Spring brings an opportunity to spend more time outdoors, but also increases our exposure to tick bites and infection by some of the diseases ticks carry. Taking some precautions to reduce risks of exposure and infection from ticks can make your outdoor activities more safe and enjoyable. Ticks can be found in almost any location that has animals and vegetation, so completely avoiding ticks is very difficult. There are some practices that will help you prevent ticks from biting and passing disease organisms to you.
Here are several suggestions:
- Wear light-colored clothing that makes it easier to see ticks and remove them before they get to bare skin.
- Tuck in shirt-tails, tuck pants into boots or socks or use "tick gators" that are essentially a legging that covers where your pants and socks or boots meet.
- Wearing a hat is another good precautionary measure.
- Treat bare skin with repellants containing 20 to 30% DEET. Always read and follow label directions!
- Treat clothing (not skin! Follow label directions) with repellants containing permethrin prior to entering areas with ticks. Once dried on the clothing, permethrin can still be effective after several washes.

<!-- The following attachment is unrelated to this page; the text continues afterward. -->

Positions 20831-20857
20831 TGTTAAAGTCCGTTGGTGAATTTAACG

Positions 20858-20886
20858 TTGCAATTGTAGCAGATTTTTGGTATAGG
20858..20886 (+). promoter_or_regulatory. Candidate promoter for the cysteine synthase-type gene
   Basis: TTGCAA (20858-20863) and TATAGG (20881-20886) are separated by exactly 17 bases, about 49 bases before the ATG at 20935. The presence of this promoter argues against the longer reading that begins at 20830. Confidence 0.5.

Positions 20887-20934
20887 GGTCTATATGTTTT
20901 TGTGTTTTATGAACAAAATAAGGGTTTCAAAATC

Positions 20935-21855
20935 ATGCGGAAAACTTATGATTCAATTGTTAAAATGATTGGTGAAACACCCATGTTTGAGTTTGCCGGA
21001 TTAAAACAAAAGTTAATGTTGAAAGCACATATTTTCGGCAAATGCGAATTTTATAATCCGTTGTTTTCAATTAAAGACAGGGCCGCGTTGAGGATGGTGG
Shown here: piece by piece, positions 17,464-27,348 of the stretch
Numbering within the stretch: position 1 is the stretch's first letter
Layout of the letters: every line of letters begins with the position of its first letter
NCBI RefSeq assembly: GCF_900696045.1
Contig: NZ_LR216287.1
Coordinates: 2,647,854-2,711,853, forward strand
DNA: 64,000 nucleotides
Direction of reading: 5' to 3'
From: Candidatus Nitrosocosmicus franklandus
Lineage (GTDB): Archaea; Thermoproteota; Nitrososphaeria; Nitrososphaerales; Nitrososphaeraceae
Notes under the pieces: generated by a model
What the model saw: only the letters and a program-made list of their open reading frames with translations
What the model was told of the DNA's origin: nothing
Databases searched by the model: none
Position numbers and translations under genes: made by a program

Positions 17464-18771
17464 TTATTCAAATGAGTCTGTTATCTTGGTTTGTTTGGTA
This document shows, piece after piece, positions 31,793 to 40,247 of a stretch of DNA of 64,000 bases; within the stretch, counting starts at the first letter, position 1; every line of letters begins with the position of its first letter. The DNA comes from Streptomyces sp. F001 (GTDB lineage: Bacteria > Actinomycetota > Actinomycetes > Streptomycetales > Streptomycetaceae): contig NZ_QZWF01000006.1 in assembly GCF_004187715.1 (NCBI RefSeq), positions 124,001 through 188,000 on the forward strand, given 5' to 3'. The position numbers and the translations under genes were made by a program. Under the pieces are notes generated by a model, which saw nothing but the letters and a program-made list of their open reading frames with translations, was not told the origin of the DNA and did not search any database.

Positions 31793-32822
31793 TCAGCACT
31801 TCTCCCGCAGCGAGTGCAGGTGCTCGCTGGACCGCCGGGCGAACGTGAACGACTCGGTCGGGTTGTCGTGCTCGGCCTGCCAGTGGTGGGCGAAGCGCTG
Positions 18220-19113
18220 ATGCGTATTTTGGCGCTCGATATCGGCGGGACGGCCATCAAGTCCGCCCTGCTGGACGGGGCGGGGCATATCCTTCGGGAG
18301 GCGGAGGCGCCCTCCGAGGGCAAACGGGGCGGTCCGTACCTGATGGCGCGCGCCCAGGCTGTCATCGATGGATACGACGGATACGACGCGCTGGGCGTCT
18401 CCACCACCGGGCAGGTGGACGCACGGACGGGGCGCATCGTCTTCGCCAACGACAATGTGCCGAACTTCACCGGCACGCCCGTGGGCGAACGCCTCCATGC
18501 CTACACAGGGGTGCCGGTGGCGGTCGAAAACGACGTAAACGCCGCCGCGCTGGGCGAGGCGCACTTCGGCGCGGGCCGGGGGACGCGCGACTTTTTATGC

- Upon your return, inspect clothing for any ticks. Tumbling clothes in a hot drier for an hour will kill ticks. Shorter times may be effective if the clothes are not wet.
- Wash up after visiting tick-infested areas and do a body-check for any ticks.
If you find a tick attached, remove it by using tweezers or a tick removal tool to grasp it as near to the skin as possible and pulling straight out. DO NOT use hot match-heads or needles, nail polish, gasoline or similar techniques. Ticks that are removed shortly after they attach may not have the opportunity to pass disease organisms to you, so quick detection and removal are good prevention methods.
If you experience a rash, fever, chills, aching, or other unusual symptoms after a tick bite or exposure to tick-infested areas, see your physician immediately. Most tick-borne diseases can be effectively treated with early detection.
Enjoy the outdoors by taking precautions to reduce your risks.
Purdue has an informational web page on ticks at Purdue Medical Entomology.
The Center for Disease Control and Prevention has an information site on ticks and tick diseases.
Lenny Farlee, Sustaining Hardwood Extension Specialist
Hardwood Tree Improvement and Regeneration Center (HTIRC)
Forestry & Natural Resources, Purdue University